Everyday we are rushing around, work to do, groceries to pick up, children to look after, friends to see, we all live a busy 'yang' life style without taking time out for ourselves. To create balance in our lives sometimes we just totally need to slow down and just do nothing - enter yin yoga !
Yin yoga is a gentle yet challenging practice that helps us heal both our heart and our mind. It allows us time to sit within ourselves, drop into our own body ,just be still, bring our awareness inwards , and to notice what the body and mind are telling us.It forces us to be present with everything and anything that comes up both mentally and physically. It differs enormously from Vinyasa (a yang style of practice )yet is the perfect complement! Yin is a seated, grounding practice, within which poses are held for 3-5 minutes in order to bring mobility to the joints and ligaments and peace to the mind..
By having a Yin and a Yang yoga practice (a yang practice is any vigourous style of yoga eg, power, vinyasa...), you are creating a beautiful balance within your life and a unique sense of calmness you will feel both physically and mentally. By practicing this style of yoga we are able to work deep into the facias and to transform the way the body moves and unblock energy channels to let prana flow freely around the body.
The time spent in these postures can be compared to time spent in guided meditation as your teacher will gently tell you where to draw your attention, how to calm your mind to let go of negative thoughts and how to use your breathe.Whilst working with the body by breaking through connective tissue and facias, students will find themselves breaking through old emotional patterns and coming out of class stronger. Not only in the body, but in the mind as well.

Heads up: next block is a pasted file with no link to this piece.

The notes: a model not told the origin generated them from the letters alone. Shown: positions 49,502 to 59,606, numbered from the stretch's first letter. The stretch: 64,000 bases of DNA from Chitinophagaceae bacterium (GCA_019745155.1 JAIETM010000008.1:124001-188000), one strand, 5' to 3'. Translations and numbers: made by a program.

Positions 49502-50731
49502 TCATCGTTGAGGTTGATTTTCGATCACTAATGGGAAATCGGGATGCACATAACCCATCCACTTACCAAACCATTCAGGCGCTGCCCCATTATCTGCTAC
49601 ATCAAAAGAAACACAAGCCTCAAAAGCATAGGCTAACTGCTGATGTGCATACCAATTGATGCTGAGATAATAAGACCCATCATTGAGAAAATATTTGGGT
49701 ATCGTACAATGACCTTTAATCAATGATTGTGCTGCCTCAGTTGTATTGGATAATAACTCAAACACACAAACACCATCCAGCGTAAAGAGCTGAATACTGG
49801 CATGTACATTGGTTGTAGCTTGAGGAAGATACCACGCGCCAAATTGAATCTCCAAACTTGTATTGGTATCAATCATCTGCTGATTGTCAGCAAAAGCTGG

Below are 3 simple Yin poses to start your yin practice. To begin you may want to hold the poses for a minimum of 1 minute and gradually build up so that you hold each pose for at least 3 minutes.
Begin in either Downward Facing Dog or table top. Extend the right leg back behind you. Bring the right knee to the right wrist and the right foot to the left wrist. The shin can be perpendicular to the front edge of your mat (90 degrees), or in towards the groin (45 degrees).
This depends on the flexibility of the hips and the shape of your skeleton. Begin to settle in, adjusting the leg to avoid excess pressure on the knee joint and bring the pelvis to center.
Root down through your front leg and balance your weight evenly between your right and left hips. Avoid having one hip higher than the other, or one hip in front of the other. Adjust the back leg so it is long and extended on the mat, top of the foot pressing down.Fold forward from the waist, bringing your chest towards the knee and shin, coming down to the forearms. Eventually the arms will extend long in front of you and the forehead will rest on the mat.
Lie on your back, draw your knees into your chest, and softly roll to your right side as though you were going to sleep. Slowly lift your left arm and take it to your left side, allowing the upper left shoulder to rest toward the ground. You can keep your left hand on your left waist for a while, and then gradually reach your left arm farther to the left to increase the twist. Stay 1 for a minimum then switch sides.
Lie down on your belly. Clasp your elbows with the opposite hands and move the elbows just ahead of your shoulders, propping yourself up. Notice how this feels in your lower back. If the sensations are too strong, move your elbows further ahead, lowering your chest closer to the floor. If you like, you can place your palms flat on the floor in front of you like a sphinx.
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